“We see China as the number one in wind energy and they are soon going to surpass Germany in use of solar panel energy,” she says.
The Thucydides Trap: Are the U.S. and China Headed for War?: "In 12 of 16 past cases in which a rising power has confronted a ruling power, the result has been [war]."
Americans have a tendency to lecture others about why they should be “more like us.” In urging China to follow the lead of the United States, should we Americans be careful what we wish for?
... The rise of a 5,000-year-old civilization with 1.3 billion people is not a problem to be fixed. It is a condition—a chronic condition that will have to be managed over a generation. Success will require not just a new slogan, more frequent summits of presidents, and additional meetings of departmental working groups. Managing this relationship without war will demand sustained attention, week by week, at the highest level in both countries. It will entail a depth of mutual understanding not seen since the Henry Kissinger-Zhou Enlai conversations in the 1970s. Most significantly, it will mean more radical changes in attitudes and actions, by leaders and publics alike, than anyone has yet imagined.
Jean Pisani-Ferry: What Wile E. Coyote Would Say about Extrapolating Trends
(Misleading headline, but a useful chart) China Industrial Profits Fall Most Since 2011 as Growth Ebbs
Reallocating resources from export-oriented industries to service activities could cause an irreversible drop in productivity. Likewise, while policies that encourage firms to increase wages will raise household income and domestic consumption, wage increases can erode export competitiveness and choke off inflows of foreign direct investment. With rebalancing policies alone unlikely to increase average output growth substantially, enhancing productivity iscrucial to China’s long-term prosperity.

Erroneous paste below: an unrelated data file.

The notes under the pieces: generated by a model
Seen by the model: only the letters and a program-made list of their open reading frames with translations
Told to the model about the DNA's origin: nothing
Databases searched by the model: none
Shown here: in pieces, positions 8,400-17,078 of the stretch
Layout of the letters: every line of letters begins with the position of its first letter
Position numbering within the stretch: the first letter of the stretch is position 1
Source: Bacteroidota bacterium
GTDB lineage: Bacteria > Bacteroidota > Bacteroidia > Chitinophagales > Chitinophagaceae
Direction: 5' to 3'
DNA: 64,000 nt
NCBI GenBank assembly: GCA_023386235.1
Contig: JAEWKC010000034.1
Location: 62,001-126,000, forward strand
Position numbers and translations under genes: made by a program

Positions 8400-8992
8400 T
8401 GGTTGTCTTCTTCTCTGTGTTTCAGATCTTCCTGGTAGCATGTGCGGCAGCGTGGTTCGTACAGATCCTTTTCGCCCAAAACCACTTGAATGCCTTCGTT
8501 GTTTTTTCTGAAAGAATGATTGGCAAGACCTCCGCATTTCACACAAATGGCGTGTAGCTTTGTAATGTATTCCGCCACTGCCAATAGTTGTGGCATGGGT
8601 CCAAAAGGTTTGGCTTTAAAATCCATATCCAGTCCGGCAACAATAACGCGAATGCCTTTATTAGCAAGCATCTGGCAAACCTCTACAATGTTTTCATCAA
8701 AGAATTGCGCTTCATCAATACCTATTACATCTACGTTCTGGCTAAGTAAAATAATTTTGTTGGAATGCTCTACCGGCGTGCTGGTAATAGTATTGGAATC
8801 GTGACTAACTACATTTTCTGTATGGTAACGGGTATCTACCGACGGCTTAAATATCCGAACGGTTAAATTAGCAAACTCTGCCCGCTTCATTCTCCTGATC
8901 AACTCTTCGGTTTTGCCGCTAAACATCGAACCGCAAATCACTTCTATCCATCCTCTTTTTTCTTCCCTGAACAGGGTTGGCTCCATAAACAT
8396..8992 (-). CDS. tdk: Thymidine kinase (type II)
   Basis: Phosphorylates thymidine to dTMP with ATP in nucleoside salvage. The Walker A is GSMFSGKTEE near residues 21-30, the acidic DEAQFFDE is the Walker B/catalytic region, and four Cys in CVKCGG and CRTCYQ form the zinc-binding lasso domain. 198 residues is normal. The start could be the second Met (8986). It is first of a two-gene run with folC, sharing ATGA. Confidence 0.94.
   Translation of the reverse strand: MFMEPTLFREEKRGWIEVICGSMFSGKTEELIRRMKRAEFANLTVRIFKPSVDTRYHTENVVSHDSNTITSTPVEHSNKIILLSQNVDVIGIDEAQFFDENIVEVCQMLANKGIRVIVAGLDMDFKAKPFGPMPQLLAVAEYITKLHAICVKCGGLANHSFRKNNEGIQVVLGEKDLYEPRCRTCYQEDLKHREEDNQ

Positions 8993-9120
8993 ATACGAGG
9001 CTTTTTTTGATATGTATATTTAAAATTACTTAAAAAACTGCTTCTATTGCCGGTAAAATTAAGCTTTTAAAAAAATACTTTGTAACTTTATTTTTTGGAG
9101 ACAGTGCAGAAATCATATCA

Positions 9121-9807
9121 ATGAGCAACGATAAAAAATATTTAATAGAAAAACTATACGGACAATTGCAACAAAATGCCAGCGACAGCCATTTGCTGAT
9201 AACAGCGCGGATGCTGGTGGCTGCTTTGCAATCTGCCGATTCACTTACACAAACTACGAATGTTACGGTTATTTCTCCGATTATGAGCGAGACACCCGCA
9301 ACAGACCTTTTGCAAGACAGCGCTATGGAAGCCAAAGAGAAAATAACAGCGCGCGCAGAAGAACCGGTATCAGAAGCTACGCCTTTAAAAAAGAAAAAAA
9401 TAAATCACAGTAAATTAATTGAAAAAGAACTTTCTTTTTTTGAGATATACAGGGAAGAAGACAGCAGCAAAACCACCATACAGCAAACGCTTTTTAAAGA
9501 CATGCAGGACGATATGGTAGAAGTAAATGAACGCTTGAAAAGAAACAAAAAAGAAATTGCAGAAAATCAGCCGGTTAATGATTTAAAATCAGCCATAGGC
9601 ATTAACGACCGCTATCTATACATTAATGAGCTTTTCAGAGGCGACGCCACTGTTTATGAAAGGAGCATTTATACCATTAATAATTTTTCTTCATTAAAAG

The businessman, Yang Jinjun, is the first among 100 people accused of corruption and pursued abroad by China this year to be sent back from the United States, China’s chief anticorruption body, the Central Commission for Discipline Inspection, said in a statement.
Mr Osborne said he believed Britain and China stood on the brink of “a golden decade” of co-operation, adding: “No economy in the world is as open to Chinese investment as the UK.”
Bagehot: The Osborne Doctrine
Mr Osborne is perhaps the West’s most pro-Beijing statesman of his stature. He is clearly exhilarated by the country’s boom. Sitting down with Bagehot in the British ambassador’s residence, the chancellor animatedly describes his spell backpacking around China in the early 1990s; contrasting the “staid and dull” capital of that era to the buzzing metropolis of today, in the trendy, high-tech corners of which “you could be in San Francisco”. Since 2012, when Mr Cameron’s meeting with the Dalai Lama froze relations between the countries, the chancellor has been the face of the thaw. Britain should be “China’s best partner in the West”, he argues, promising a “golden decade” of co-operation.